total time:                          344.9013s
     total number of events:              10000
     total time taken by event execution: 0.1453
     per-request statistics:
          min:                                  0.01ms
          avg:                                  0.01ms
          max:                                  0.07ms
          approx.  95 percentile:               0.01ms

Threads fairness:
     events (avg/stddev):           10000.0000/0.00
     execution time (avg/stddev):   0.1453/0.00


And now without barriers:

/dev/sdb /data2 xfs rw,noatime,attr2,nobarrier,logbufs=8,logbsize=256k,noquota
0 0

# sysbench --test=fileio --file-fsync-freq=1 --file-num=1
--file-total-size=16384 --file-test-mode=rndwr run
sysbench 0.4.10:  multi-threaded system evaluation benchmark

Running the test with following options:
Number of threads: 1

Extra file open flags: 0
1 files, 16Kb each
16Kb total file size
Block size 16Kb
Number of random requests for random IO: 10000
Read/Write ratio for combined random IO test: 1.50
Periodic FSYNC enabled, calling fsync() each 1 requests.
Calling fsync() at the end of test, Enabled.
Using synchronous I/O mode
Doing random write test
Threads started!
Done.

Operations performed:  0 Read, 10000 Write, 10000 Other = 20000 Total
Read 0b  Written 156.25Mb  Total transferred 156.25Mb  (62.872Mb/sec)
  4023.81 Requests/sec executed

Test execution summary:
     total time:                          2.4852s
     total number of events:              10000
     total time taken by event execution: 0.1325
     per-request statistics:
          min:                                  0.01ms
          avg:                                  0.01ms
          max:                                  0.06ms
          approx.  95 percentile:               0.01ms

Threads fairness:
     events (avg/stddev):           10000.0000/0.00
     execution time (avg/stddev):   0.1325/0.00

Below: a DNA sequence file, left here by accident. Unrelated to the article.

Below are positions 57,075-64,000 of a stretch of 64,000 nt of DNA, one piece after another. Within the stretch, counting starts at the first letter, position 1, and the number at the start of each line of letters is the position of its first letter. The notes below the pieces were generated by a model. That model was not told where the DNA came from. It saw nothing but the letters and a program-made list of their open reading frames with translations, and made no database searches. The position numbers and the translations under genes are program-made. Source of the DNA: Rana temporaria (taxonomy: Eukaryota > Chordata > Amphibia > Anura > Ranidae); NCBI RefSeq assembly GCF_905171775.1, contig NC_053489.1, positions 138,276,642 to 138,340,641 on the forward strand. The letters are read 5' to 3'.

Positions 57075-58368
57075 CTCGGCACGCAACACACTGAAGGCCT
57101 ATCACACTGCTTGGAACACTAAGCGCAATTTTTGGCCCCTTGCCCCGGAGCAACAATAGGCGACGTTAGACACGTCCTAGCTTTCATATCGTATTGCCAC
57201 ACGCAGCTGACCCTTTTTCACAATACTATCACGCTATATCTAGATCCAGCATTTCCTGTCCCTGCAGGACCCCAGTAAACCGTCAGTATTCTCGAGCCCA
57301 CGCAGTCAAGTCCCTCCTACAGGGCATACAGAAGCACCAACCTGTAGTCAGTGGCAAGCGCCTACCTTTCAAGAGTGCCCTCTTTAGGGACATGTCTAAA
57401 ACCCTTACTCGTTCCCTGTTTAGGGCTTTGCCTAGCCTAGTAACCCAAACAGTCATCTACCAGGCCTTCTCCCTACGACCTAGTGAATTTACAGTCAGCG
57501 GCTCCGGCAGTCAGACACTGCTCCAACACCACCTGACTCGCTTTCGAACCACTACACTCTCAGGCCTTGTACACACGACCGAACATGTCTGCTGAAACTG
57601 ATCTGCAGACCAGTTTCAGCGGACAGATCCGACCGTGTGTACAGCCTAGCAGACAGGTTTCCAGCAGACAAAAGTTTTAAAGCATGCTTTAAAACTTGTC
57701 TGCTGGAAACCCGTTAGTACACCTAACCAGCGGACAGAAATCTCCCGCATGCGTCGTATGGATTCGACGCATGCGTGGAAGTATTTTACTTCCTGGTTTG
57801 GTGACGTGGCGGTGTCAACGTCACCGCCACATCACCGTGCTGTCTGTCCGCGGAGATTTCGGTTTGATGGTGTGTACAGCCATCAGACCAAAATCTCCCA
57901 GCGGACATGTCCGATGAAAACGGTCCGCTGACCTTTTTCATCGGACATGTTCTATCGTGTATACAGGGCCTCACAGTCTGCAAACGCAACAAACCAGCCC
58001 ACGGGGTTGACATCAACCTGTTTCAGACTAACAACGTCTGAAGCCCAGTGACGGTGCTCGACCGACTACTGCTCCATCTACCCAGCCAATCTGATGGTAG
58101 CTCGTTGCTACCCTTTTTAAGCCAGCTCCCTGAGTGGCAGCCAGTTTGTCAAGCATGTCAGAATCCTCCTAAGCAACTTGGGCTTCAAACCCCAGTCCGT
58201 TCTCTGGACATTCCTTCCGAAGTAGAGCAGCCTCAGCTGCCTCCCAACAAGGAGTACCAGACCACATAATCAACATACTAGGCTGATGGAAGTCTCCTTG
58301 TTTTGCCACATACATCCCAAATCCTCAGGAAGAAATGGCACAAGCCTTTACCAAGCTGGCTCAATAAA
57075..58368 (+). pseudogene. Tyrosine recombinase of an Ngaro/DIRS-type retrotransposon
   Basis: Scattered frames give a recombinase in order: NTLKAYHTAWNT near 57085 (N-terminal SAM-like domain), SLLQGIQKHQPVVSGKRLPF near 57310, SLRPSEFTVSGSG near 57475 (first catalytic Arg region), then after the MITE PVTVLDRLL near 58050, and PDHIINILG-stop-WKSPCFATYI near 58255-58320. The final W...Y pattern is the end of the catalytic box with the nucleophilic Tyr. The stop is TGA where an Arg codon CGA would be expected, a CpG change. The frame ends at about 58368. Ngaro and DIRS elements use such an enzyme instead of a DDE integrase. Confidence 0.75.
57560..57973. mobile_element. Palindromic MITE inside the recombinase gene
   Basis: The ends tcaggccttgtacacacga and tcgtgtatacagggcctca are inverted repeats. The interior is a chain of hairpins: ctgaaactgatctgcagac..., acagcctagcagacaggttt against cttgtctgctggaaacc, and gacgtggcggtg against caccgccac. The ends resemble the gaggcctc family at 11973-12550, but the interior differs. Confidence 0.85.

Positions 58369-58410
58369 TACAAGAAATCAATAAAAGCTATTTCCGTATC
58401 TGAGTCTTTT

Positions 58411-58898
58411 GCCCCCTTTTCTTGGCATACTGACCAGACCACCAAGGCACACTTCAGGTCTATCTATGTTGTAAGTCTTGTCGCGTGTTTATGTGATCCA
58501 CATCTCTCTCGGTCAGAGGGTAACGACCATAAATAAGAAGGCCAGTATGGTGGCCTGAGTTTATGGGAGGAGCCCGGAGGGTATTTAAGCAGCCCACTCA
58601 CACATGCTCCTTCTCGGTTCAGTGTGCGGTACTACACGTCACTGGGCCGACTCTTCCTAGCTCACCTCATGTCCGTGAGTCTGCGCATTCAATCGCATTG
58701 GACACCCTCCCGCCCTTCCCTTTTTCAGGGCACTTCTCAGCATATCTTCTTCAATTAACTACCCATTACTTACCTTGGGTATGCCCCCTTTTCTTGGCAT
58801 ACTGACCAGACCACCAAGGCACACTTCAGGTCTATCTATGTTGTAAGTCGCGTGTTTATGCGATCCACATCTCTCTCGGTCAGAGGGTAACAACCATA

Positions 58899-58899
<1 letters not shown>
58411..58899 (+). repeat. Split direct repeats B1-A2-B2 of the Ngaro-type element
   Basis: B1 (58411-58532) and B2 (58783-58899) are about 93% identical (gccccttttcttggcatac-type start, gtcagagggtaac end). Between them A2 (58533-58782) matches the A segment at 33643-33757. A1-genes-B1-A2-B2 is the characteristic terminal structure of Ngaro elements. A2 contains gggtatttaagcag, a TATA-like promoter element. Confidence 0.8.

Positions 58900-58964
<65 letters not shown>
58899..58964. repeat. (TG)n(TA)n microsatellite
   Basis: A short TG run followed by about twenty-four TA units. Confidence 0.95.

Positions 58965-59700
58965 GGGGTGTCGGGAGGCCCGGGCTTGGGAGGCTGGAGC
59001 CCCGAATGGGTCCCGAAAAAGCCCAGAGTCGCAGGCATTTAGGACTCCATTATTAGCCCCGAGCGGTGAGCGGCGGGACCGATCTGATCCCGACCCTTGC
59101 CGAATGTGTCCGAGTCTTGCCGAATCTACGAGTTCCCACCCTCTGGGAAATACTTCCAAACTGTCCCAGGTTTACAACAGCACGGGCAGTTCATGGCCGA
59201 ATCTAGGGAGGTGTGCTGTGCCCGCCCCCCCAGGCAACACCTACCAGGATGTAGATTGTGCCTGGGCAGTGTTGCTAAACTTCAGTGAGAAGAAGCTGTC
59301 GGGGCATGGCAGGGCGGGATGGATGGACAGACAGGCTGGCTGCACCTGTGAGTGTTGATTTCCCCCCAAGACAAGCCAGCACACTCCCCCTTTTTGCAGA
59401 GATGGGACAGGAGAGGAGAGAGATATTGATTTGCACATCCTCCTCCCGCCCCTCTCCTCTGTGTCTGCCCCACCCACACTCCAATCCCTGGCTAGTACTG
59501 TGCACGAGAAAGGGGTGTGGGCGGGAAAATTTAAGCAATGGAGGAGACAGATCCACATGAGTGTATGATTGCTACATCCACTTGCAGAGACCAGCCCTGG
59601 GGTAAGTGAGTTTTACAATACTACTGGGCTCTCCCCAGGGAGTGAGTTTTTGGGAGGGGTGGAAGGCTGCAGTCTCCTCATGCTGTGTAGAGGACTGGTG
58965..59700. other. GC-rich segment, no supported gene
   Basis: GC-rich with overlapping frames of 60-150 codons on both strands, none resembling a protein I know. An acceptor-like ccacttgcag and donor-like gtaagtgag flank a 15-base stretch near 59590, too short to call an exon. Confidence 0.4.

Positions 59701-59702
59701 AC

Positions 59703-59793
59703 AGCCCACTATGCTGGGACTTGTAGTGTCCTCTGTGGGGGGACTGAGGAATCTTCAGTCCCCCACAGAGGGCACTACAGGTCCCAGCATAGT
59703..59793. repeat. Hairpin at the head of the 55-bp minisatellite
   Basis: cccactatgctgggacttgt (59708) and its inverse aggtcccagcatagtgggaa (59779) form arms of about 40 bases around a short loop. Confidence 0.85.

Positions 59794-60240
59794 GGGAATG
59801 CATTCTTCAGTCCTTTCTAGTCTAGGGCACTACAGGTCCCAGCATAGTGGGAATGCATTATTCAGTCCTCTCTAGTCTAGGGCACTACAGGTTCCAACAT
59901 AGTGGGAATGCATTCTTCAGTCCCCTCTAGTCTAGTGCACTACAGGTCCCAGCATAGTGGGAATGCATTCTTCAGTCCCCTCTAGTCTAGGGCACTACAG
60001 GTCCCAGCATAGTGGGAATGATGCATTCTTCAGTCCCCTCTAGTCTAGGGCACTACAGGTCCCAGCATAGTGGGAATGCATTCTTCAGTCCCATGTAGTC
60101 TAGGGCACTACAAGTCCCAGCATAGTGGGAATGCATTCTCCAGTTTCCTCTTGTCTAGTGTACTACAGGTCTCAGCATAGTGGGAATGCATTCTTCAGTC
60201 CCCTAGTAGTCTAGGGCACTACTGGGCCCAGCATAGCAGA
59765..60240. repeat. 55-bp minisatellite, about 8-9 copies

--
Best regards,
Hannes Dorbath

От:
Greg Smith
Дата:

On Thu, 2 Apr 2009, James Mansion wrote:

> Might have to give the whole disk to ZFS with Solaris to give it
> confidence to enable write cache

Confidence, sure, but not necessarily performance at the same time.  The
ZFS Kool-Aid gets bitter sometimes too, and I worry that its reputation
causes people to just trust it when they should be wary. If there's
anything this thread does, I hope it helps demonstrate how easy it is to
discover reality doesn't match expectations at all in this very messy
area.  Trust No One!  Keep Your Laser Handy!

There's a summary of the expected happy ZFS actions at
http://www.opensolaris.org/jive/thread.jspa?messageID=19264& and a good
cautionary tale of unhappy ZFS behavior in this area at
http://blogs.digitar.com/jjww/2006/12/shenanigans-with-zfs-flushing-and-intelligent-arrays/
and its follow-up
http://blogs.digitar.com/jjww/2007/10/back-in-the-sandbox-zfs-flushing-shenanigans-revisted/

Systems with a hardware write cache are pretty common on this list, which
makes the situation described there not that unlikely to run into.  The
official word here is at

http://www.solarisinternals.com/wiki/index.php/ZFS_Evil_Tuning_Guide#FLUSH

--
* Greg Smith  http://www.gregsmith.com Baltimore, MD

От:
Greg Smith
Дата:

On Thu, 2 Apr 2009, Scott Carey wrote:

> The big one, is this quote from the linux kernel list:
> " Right now, if you want a reliable database on Linux, you _cannot_
> properly depend on fsync() or fdatasync().  Considering how much Linux
> is used for critical databases, using these functions, this amazes me.
> "

Things aren't as bad as that out of context quote makes them seem.  There
are two main problem situations here:

1) You cannot trust Linux to flush data to a hard drive's write cache.
Solution:  turn off the write cache.  Given the general poor state of
targeted fsync on Linux (quoting from a downthread comment by David Lang:
"in data=ordered mode, the default for most distros, ext3 can end up
having to write all pending data when you do a fsync on one file"), those
fsyncs were likely to blow out the drive cache anyway.

2) There are no hard guarantees about write ordering at the disk level; if
you write blocks ABC and then fsync, you might actually get, say, only B
written before power goes out.  I don't believe the PostgreSQL WAL design
will be corrupted by this particular situation, because until that fsync
comes back saying all 3 are done none of them are relied upon.

> Interestingly, postgres would be safer on linux if it used
> sync_file_range instead of fsync() but that has other drawbacks and